This album is a distinctive, spontaneous collaboration between Swedish jazz bassist Jonas Hellborg, the famous sarangi maestro Ustad Sultan Khan, and Indian percussionist Fazal Qureshi. The whole album has a dark, groovy funk element with Indian styles incorporated in a truly experimental way that's never been heard before. Surely, an album like this can give way to more improvisational music with musicians collaborating across boundaries.
Emotional depth, virtuosic instrumental skills, and a passion for melody have been combined through the music of sarangi player Sultan Khan. Taught the rudiments of the sarangi by his father, Ustad Gulab Khan, Khan has continue to evolve as an instrumentalist. Performing his debut concert at the age of 11 at the All-Indian Conferences, Khan is a two-time winner of the prestigious Sangeet Natya Academy Award. He also received the gold medal award of Moharashtra and an American Academy of Artists award in 1998.
If ever there were a recording that should be played in small doses, it's this one! Alan Hovhaness' serene, metaphysical, meditative music can send you into a near trance-state or, depending on the work, into a rage. Working with the principles of oriental art and mysticism, Hovhaness creates musical cells of exquisite beauty and then, coming from that same paradigm, repeats them seemingly endlessly.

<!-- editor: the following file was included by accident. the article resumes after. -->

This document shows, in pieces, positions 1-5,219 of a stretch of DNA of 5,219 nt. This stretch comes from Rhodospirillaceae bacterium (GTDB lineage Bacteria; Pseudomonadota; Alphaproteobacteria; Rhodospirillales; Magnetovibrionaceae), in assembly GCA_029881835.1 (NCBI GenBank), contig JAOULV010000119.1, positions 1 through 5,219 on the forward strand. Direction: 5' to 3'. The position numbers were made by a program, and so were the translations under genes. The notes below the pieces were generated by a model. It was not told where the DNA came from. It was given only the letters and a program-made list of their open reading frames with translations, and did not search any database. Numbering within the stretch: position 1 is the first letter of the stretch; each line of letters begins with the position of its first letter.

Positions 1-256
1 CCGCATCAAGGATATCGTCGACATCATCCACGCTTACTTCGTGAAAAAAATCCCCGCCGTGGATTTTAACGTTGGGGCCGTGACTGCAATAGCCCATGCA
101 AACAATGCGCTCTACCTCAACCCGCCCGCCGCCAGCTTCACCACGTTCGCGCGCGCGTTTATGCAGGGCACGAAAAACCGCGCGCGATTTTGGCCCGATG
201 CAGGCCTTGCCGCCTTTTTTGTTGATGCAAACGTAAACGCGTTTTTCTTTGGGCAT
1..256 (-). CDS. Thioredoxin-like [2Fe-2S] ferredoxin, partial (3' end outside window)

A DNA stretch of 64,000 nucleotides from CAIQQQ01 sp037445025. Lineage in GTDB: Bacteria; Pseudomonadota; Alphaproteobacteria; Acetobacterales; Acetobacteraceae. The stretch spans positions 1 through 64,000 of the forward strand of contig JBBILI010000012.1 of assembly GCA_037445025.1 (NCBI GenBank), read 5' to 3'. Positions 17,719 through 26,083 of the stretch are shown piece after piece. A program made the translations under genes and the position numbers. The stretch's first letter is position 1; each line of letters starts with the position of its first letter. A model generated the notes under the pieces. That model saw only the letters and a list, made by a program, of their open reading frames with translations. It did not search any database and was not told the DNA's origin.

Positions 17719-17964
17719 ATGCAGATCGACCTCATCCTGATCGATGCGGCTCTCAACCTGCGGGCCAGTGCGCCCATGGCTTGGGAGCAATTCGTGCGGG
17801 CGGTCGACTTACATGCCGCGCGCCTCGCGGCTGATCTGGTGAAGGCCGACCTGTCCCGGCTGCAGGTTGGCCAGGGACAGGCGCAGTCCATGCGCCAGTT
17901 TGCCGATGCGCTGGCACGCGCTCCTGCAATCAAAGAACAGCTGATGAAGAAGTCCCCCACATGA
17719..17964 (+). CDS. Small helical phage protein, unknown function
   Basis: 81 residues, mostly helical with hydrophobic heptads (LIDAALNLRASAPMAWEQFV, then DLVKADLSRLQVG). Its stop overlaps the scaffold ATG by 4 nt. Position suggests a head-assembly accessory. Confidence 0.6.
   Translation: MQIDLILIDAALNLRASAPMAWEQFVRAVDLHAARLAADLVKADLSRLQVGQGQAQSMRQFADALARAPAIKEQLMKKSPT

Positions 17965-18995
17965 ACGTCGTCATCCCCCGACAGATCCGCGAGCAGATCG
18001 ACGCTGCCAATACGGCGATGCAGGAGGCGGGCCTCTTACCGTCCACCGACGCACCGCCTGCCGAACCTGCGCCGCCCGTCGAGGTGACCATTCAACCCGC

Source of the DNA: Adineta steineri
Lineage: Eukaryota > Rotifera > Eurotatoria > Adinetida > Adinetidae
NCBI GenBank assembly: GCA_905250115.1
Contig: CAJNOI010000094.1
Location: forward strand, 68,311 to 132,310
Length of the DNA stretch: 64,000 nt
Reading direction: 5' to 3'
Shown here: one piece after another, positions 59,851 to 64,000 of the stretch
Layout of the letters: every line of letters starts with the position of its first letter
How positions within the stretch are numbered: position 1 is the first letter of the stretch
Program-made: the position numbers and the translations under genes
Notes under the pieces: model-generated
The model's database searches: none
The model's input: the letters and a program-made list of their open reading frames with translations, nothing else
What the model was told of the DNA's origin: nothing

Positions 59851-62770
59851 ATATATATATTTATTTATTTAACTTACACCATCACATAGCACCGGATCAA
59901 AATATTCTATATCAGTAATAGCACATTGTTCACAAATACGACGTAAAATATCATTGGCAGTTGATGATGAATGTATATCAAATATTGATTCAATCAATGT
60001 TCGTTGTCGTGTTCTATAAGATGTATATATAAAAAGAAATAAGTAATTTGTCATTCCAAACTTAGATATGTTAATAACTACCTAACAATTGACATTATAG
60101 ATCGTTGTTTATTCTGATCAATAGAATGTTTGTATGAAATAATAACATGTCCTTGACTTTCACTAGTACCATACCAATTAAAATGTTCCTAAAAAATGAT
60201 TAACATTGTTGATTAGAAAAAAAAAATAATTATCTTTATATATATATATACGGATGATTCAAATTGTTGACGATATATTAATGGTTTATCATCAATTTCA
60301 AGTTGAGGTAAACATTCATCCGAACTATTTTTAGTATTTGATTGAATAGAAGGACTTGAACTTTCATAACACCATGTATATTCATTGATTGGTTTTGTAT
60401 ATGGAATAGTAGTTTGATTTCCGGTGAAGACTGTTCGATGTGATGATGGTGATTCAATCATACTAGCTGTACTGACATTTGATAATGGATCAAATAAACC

This much-awaited recording, where Canadian singers Marie-Nicole Lemieux and Karina Gauvin perform some of the most beautiful arias composed by Handel showcases outstanding and conniving talent. This project was born from a collaboration with Alan Curtis and his Complesso Barocco, one of the most famous and renowned ensembles in the baroque music field. The 15 arias, performed in solo or in duet, are jewels from 9 oratorios that use material from the Bible and provide a large overview of Handel's genius to depict each emotion, from tenderness to fury.
Unfortunately, Alan Shorter didn't get the chance to lead very many sessions. The limited commercial potential of his music – coupled with a rather unhealthy lifestyle – limited him to only a couple of titles under his own name and a dozen or so as a sideman. Like perhaps Eric Dolphy or Albert Ayler, though, the dates upon which he only played a supporting role still heavily bear his stylistic stamp. On this, the last of his leader dates, Shorter's compositions employ relatively vague stutter-step heads and then quickly dive right into free improvisation without looking back. What follows is free jazz along the lines of many BYG or ESP releases from the same era.